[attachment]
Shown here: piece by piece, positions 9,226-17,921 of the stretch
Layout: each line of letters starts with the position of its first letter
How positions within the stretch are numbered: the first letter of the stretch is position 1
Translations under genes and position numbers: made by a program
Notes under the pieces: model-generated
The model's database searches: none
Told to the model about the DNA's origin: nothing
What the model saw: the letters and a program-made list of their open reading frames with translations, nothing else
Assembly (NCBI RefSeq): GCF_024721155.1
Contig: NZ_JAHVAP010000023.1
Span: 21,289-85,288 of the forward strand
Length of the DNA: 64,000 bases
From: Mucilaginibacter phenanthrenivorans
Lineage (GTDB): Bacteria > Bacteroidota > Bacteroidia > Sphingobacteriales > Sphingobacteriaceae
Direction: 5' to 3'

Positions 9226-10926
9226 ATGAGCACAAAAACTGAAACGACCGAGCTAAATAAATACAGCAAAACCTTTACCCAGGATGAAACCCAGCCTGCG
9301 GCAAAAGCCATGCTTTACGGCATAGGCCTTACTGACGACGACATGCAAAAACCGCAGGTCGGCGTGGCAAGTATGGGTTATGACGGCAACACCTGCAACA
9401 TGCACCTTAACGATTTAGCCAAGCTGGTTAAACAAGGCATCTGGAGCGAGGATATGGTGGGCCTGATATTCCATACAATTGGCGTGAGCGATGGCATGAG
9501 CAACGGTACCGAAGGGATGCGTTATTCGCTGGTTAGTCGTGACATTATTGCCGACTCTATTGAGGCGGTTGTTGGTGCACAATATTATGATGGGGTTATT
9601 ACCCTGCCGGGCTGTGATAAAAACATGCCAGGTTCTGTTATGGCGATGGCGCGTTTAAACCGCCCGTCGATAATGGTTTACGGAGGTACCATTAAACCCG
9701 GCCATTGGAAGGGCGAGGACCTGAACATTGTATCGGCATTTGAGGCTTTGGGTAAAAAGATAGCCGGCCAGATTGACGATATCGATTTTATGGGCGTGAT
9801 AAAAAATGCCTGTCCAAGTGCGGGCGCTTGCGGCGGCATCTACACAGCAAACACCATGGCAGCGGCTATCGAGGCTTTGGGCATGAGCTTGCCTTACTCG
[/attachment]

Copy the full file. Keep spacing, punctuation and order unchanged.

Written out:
Shown here: piece by piece, positions 9,226-17,921 of the stretch
Layout: each line of letters starts with the position of its first letter
How positions within the stretch are numbered: the first letter of the stretch is position 1
Translations under genes and position numbers: made by a program
Notes under the pieces: model-generated
The model's database searches: none
Told to the model about the DNA's origin: nothing
What the model saw: the letters and a program-made list of their open reading frames with translations, nothing else
Assembly (NCBI RefSeq): GCF_024721155.1
Contig: NZ_JAHVAP010000023.1
Span: 21,289-85,288 of the forward strand
Length of the DNA: 64,000 bases
From: Mucilaginibacter phenanthrenivorans
Lineage (GTDB): Bacteria > Bacteroidota > Bacteroidia > Sphingobacteriales > Sphingobacteriaceae
Direction: 5' to 3'

Positions 9226-10926
9226 ATGAGCACAAAAACTGAAACGACCGAGCTAAATAAATACAGCAAAACCTTTACCCAGGATGAAACCCAGCCTGCG
9301 GCAAAAGCCATGCTTTACGGCATAGGCCTTACTGACGACGACATGCAAAAACCGCAGGTCGGCGTGGCAAGTATGGGTTATGACGGCAACACCTGCAACA
9401 TGCACCTTAACGATTTAGCCAAGCTGGTTAAACAAGGCATCTGGAGCGAGGATATGGTGGGCCTGATATTCCATACAATTGGCGTGAGCGATGGCATGAG
9501 CAACGGTACCGAAGGGATGCGTTATTCGCTGGTTAGTCGTGACATTATTGCCGACTCTATTGAGGCGGTTGTTGGTGCACAATATTATGATGGGGTTATT
9601 ACCCTGCCGGGCTGTGATAAAAACATGCCAGGTTCTGTTATGGCGATGGCGCGTTTAAACCGCCCGTCGATAATGGTTTACGGAGGTACCATTAAACCCG
9701 GCCATTGGAAGGGCGAGGACCTGAACATTGTATCGGCATTTGAGGCTTTGGGTAAAAAGATAGCCGGCCAGATTGACGATATCGATTTTATGGGCGTGAT
9801 AAAAAATGCCTGTCCAAGTGCGGGCGCTTGCGGCGGCATCTACACAGCAAACACCATGGCAGCGGCTATCGAGGCTTTGGGCATGAGCTTGCCTTACTCG